The day has come! Your company decided that you are moving to cloud.
So far, your whole company was using mainframes (on-premises) only. After much discussion, IT department began leaning towards a cloud migration.
To start with, you had to nominate the first team for moving to cloud. The choice was easy: BI Team has been struggling with overload for already quite some time. More and more requests from internal stakeholders and customers were coming in, with more users asking for more data.
Everything went fine until you have reached the point where you cannot quickly throw in capacity anymore. Consequently, those multiple problems with the on-premises tools made the BI Team a perfect candidate for a first migration to the cloud.
TIME TO ORGANIZE THINGS
So it is: you have moved all the front-end and back-end workloads of the BI Team to cloud. The whole process went smoothly, and you can bring out the champagne to celebrate this great success!
Now, time has come to bring in administration and governance on top of your newly created cloud environment.
Let’s evaluate what are the different options at hand.
The first and most intuitive option that comes to mind immediately is to centralize the whole responsibility in the hands of an IT board called the Cloud Center of Excellence (CCoE).
The CCoE shall be responsible for carving out the migration plan for whole company. This unit will attract special attention in the organization as it will not only migrate, but also administer, support, and train all the other domains.
Such approach has obvious advantages:
- One central unit has everything under their control. It is easy to identify the right stakeholder in case of any cloud-related request, just go to CCoE.
- The CCoE has full visibility on all cloud projects. They can enforce a standardized approach to cloud governance and environment management. Every expert and IT owner is in the same team, so they can easily coordinate their actions as the communication path is straightforward.
On the other hand, the centralized approach will result in multiple organizational risks, such as:
Potential CCoE overload. If all the requests are directed to the central team, their backlog risks to grow quickly. Then, it is the CCoE that becomes the bottleneck in the process. This could result in significant delays to delivery and time-to-market.
The CCoE will impose rigidity in the delivery process. Therefore, your company will lose the agility and the capacity to rapidly respond to changing needs (which is, besides, one of the biggest advantages that the cloud offers). Imagine that one of the teams has a very highly prioritized project that could bring millions of additional revenues if only it was implemented within one quarter. Going through the usual process with the CCoE involvement could delay project start (depending on their roadmap) by, say, six months. By this time, the opportunity could be lost. For example, your biggest competitor will be faster than you in release a similar service, and it is often the first one who takes it all.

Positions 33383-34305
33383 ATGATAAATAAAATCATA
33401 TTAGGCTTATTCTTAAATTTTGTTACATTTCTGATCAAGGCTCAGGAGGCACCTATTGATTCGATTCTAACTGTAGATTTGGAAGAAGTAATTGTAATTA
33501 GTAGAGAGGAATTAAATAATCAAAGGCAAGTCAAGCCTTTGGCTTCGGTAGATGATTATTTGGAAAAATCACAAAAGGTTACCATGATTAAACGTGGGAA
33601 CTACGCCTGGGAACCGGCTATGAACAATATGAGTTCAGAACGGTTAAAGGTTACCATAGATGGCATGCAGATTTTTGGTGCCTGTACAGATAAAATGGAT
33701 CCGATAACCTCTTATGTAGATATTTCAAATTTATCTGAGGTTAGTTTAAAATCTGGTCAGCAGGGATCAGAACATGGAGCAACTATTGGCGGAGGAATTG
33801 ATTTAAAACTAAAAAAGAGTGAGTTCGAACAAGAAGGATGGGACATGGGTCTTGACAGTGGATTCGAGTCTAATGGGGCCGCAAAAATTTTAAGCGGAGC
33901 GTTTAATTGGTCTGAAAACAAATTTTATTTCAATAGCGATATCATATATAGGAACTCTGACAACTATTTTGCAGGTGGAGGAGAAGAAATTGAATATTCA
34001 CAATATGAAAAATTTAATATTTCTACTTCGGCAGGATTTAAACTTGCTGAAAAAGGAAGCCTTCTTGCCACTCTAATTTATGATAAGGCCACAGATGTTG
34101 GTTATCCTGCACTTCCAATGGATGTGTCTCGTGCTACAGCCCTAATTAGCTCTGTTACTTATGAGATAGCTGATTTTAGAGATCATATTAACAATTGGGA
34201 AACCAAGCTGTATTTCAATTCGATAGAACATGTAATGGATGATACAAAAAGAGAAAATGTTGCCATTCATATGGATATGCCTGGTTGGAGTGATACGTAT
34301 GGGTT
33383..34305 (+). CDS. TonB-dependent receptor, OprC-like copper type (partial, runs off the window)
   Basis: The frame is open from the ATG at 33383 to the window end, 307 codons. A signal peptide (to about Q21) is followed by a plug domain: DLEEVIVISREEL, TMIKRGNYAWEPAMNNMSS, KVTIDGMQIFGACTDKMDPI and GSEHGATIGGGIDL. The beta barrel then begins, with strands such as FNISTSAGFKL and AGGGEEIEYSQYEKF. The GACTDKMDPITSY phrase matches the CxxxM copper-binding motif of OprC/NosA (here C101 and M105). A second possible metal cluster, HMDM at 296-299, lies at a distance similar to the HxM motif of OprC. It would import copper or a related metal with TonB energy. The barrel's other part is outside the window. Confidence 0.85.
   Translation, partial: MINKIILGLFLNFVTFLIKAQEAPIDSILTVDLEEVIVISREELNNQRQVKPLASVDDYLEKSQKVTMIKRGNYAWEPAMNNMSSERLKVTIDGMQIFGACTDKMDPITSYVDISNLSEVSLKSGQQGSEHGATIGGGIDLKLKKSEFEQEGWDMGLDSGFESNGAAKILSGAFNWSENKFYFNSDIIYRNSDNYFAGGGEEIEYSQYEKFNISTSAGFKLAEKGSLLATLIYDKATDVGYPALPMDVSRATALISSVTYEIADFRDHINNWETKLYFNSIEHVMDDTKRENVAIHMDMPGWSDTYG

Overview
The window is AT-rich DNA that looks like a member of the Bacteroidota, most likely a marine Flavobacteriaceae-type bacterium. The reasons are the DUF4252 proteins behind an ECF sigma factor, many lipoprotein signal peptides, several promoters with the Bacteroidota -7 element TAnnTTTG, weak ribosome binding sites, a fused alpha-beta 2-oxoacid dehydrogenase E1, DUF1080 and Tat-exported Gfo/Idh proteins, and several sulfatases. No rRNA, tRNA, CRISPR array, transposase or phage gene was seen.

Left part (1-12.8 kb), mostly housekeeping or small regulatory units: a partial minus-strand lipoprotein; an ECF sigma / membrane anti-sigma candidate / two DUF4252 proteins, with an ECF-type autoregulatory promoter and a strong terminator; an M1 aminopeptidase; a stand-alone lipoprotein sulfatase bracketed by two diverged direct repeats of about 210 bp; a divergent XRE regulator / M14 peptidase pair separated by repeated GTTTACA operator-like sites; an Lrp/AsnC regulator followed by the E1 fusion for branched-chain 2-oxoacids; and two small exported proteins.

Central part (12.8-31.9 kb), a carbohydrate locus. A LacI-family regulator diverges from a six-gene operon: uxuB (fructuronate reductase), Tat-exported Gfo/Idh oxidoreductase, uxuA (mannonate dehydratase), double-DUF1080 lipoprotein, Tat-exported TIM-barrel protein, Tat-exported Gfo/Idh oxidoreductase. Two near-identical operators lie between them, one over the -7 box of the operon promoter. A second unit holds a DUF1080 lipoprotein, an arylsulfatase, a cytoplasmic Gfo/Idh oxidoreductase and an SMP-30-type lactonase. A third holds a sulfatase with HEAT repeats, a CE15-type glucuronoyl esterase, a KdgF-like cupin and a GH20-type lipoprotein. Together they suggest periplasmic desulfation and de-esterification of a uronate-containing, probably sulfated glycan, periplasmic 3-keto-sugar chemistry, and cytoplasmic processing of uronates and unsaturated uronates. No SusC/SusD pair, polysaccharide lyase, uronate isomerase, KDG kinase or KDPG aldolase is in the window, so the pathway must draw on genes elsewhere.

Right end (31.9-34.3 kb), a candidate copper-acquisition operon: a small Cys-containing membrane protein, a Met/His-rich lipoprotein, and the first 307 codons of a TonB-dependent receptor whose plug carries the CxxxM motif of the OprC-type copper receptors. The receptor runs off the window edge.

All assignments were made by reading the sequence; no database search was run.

There is little chance that the CCoE will be able to make strategic planning. Handling incidents might distract their attention from organizational mid- and long-term objectives.
Depending on the case, it could result in higher operational costs and technological debt. Imagine CCoE did not have enough bandwidth to migrate the workloads of Team X to cloud. Team X had to ensure business continuity of their services and there had to buy servers for €400k (due to a required commitment of 5 years). Now, you will need to wait until this investment is written off before you can make any other move. In other words, you are blocked for another couple of years.
As you can see, it could be really tempting to centralize authority in the hands of one Cloud Center of Excellence. Unfortunately, this results in serious organizational bottlenecks and risks that could be easily overlooked during initial setup.
Alternatively, you could decide not to introduce cloud governance at all.
By this, I like to call it the ‘open bar’ approach. Just like in the bar, where anyone can order whatever drink they like, you provide your teams the unique opportunity to create whatever resources (with whatever configuration) based on your trust and their best judgment.
Needless to say, I do not recommend this option for any company, including yours.
Let me name a couple of reasons why:
- No framework = no standardization in the approach to resource creation, sizing, policies, services etc. translates into administrative chaos and burden
- Everybody will create their own subscription(s) and resources as they see fit
- Costs will surely inflate (you end up with multiple services that do the same and could be pooled)
- You will have no control over the location where the data is stored
- You will certainly violate your company compliance requirements.
You already know two approaches to distributing the responsibility for cloud governance. As you have seen, no matter if you use the fully centralized or the ‘open bar’ approach, you may create either immediate or delayed bottlenecks and technological debt.
In the second part of this article, let me present the golden balance between IT-centric (CCoE) approach and the ‘open bar’ method.